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Article Archive for January 2008

The Collected Short Stories of Louis L’Amour

January 30, 2008 – 10:50 am |
<em>The Collected Short Stories of Louis L’Amour</em>

If you meet a quiet, rugged kind of a fella with an almost superhuman knowledge of tracking, botany, and the lawful ways of the West, don’t challenge him in a gunfight. You’ll lose. Keep an eye out for smooth-talking, rich, and handsome men. They’re not to be trusted and they never end tidily. But a trim girl with smiling eyes who knows how to ride a horse, be she a reformed prostitute or a rancher’s daughter…well, expect to see her settling down any day now.

Battle for Falluja: Photos from Whiskey Tango Foxtrot

January 28, 2008 – 12:07 pm | 7 Comments
Battle for Falluja: Photos from <em>Whiskey Tango Foxtrot</em>

The captured fighter claimed to be a student who had gotten stuck in Falluja. A Marine responded, “Yeah, right, University of Jihad, motherfucker.”

Comrade J by Pete Earley

January 24, 2008 – 10:39 am | 2 Comments
<em>Comrade J</em> by Pete Earley

It was the goings-on, the kleptocracy that emerged, the sheer blatant thuggery of Putin’s entourage, the vandalism and looting that commenced after 1989, related by Tretyakov, that finally discouraged him, a professional through and through and a Russian patriot. The principles that led to his flight into the cloaking arms of the CIA and FBI are suggestive: leaving behind all his property and possessions, amounting to about two million dollars, was worth it because in his view Russia was ruined and things had gone beyond any hope of redemption in his lifetime. He wanted his daughter to grow up a free woman.

Morning and Evening Talk by Naguib Mahfouz

January 22, 2008 – 2:47 pm | One Comment
<em>Morning and Evening Talk</em> by Naguib Mahfouz

Reading these medieval entries can be as exciting as perusing annotated bibliographies at times, since the authors must restrict their scope and still cover important points: years of birth and death, full name and an explanation of its genealogy, ethnicity, education, occupation, and moral probity. What lifts them beyond the mundane is the inclusion of a telling anecdote, a quirky personality trait, a defining event, an obituary made literary.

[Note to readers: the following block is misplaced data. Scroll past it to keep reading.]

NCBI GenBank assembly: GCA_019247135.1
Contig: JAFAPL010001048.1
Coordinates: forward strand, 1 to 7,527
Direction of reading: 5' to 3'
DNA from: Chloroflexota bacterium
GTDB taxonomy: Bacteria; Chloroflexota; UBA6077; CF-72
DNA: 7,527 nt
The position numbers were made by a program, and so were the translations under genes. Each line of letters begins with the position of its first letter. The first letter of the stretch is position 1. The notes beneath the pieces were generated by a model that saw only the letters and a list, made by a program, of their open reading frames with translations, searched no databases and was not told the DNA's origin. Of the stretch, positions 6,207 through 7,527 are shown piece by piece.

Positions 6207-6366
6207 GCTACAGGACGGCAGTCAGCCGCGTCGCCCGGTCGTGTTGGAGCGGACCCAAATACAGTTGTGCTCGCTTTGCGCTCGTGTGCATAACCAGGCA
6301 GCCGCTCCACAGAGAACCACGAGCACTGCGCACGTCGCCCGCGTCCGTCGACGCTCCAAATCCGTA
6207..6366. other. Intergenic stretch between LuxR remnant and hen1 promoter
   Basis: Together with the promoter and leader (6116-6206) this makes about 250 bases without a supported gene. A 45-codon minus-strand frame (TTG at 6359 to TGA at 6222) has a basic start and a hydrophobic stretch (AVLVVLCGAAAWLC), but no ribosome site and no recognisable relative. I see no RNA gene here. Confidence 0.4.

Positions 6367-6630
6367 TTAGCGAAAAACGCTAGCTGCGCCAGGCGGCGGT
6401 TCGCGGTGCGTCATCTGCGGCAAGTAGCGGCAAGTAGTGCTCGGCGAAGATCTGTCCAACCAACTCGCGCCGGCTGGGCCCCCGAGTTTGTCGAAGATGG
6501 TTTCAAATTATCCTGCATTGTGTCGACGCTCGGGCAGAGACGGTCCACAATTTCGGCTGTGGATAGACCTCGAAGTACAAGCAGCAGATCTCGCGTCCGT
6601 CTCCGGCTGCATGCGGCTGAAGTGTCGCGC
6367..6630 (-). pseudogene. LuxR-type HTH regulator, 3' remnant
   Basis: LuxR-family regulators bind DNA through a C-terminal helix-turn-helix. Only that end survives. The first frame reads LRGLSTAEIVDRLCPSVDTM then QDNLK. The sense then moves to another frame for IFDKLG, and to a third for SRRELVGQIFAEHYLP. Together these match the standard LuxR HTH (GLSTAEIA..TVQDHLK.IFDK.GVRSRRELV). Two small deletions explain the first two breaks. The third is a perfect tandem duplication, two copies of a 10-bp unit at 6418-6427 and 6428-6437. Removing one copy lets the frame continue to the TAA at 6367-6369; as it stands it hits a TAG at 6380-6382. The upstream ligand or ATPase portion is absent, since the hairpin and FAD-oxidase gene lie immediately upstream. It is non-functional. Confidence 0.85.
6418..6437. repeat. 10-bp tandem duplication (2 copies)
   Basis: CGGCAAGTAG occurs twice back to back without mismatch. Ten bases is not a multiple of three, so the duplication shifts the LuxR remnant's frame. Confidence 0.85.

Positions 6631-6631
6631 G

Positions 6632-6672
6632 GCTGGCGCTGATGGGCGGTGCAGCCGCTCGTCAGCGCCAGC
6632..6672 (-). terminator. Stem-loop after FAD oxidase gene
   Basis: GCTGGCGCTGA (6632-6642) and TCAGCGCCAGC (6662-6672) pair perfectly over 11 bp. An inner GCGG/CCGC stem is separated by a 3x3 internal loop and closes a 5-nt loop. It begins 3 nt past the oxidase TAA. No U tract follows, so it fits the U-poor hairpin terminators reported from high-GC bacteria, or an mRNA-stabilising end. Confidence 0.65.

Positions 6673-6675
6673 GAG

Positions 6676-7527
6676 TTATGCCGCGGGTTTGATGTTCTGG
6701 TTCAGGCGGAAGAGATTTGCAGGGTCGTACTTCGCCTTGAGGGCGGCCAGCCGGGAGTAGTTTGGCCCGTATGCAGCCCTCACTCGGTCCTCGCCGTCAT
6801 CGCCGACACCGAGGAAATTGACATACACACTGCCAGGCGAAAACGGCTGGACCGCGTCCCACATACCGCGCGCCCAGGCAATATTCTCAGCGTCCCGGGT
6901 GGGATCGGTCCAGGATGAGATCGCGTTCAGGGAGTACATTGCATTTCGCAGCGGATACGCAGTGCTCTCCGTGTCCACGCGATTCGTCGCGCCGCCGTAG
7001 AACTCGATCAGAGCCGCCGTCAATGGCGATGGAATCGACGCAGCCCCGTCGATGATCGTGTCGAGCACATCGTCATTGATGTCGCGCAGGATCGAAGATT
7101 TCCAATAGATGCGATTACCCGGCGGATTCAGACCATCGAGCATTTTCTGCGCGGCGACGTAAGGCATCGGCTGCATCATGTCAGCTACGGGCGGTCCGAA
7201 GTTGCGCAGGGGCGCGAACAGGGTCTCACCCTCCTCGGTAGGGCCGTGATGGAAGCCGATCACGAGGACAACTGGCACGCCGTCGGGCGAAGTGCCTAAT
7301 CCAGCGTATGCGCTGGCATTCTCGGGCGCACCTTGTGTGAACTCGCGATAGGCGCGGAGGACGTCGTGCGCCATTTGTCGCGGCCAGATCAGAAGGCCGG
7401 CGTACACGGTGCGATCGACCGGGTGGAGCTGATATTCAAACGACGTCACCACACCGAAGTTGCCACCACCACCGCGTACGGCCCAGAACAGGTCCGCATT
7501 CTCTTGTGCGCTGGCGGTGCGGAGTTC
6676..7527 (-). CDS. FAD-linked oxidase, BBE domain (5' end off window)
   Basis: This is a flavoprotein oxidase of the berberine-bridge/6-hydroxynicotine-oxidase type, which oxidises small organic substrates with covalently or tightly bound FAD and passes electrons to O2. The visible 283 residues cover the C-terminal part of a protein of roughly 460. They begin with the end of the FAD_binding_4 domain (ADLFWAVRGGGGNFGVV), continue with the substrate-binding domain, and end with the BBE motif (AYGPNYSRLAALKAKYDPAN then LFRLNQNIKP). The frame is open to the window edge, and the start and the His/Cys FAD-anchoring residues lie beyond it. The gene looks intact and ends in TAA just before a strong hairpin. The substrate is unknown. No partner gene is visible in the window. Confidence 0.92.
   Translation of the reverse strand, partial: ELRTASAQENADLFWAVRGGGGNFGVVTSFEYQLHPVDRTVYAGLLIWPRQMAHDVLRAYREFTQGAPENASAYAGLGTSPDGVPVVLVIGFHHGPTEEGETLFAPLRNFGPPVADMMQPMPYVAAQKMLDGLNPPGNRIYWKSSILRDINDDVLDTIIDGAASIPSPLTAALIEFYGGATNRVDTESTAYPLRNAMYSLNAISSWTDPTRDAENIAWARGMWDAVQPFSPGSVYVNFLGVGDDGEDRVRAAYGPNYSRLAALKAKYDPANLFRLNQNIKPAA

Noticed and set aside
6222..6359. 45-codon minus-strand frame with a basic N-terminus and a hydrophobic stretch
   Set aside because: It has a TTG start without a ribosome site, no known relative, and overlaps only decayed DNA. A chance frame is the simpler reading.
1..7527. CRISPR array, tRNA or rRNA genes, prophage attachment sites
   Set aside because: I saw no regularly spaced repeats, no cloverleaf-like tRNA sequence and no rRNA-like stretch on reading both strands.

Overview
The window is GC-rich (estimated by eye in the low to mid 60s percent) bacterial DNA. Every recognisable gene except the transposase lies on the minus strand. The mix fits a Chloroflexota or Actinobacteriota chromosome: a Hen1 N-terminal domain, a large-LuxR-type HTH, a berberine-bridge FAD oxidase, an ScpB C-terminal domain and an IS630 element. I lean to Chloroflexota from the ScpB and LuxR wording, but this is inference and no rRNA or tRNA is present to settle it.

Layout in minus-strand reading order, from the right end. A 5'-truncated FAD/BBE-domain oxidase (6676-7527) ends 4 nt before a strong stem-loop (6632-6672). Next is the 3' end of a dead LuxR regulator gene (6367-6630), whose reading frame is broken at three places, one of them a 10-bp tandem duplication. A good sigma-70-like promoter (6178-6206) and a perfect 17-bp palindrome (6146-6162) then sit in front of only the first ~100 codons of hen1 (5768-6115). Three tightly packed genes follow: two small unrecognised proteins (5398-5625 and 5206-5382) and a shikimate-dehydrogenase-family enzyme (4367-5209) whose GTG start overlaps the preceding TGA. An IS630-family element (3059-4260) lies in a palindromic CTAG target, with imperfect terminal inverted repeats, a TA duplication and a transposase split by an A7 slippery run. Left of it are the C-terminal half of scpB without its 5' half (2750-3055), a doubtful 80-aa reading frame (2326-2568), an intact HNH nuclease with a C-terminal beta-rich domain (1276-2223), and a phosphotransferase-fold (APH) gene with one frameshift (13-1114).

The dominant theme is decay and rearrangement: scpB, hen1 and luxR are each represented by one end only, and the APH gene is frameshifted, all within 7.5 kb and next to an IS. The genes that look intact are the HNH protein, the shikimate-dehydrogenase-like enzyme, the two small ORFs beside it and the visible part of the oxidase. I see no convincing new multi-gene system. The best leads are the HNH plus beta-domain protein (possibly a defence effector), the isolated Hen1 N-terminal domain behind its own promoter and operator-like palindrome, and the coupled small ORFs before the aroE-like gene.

Lots in a Name

January 21, 2008 – 9:07 am | 2 Comments
Lots in a Name

Rather more subtle is Hercule Poirot, whose name contains elements of both “Hercules”, the classical hero, and “Pierrot”, the Italian clown – an interesting combination of heroism and buffoonery. The name reflects Christie’s practice of presenting Poirot alternately as a figure of fun and a stern emissary of justice. Dorothy L. Sayers balances her detective hero in a similar way – Peter Wimsey’s name has all the connotations of his silly-ass-about-town persona, but he is shadowed by his middle name – “Death.”

Adventures on the Wheel of Consciousness

January 17, 2008 – 9:37 am | 2 Comments
Adventures on the Wheel of Consciousness

“In waking we tend to think The Dream vanishes, evaporates in daylight like morning dew on grass. But it doesn’t. The unsettling Matrix-esque truth here is that we all live in world-simulations, pretty much all of the time. The brain isn’t out in the world; it’s locked in a dark box in your head. Patterns of information ting against our senses and get routed into the brain for model assembly. One of the core insights of the science of perception is our models of the world are heavily interpreted—our own expectations and cultural mores and personal history shape “The Real,” so that in some ways our personal little submarines move through an ocean of our own making.”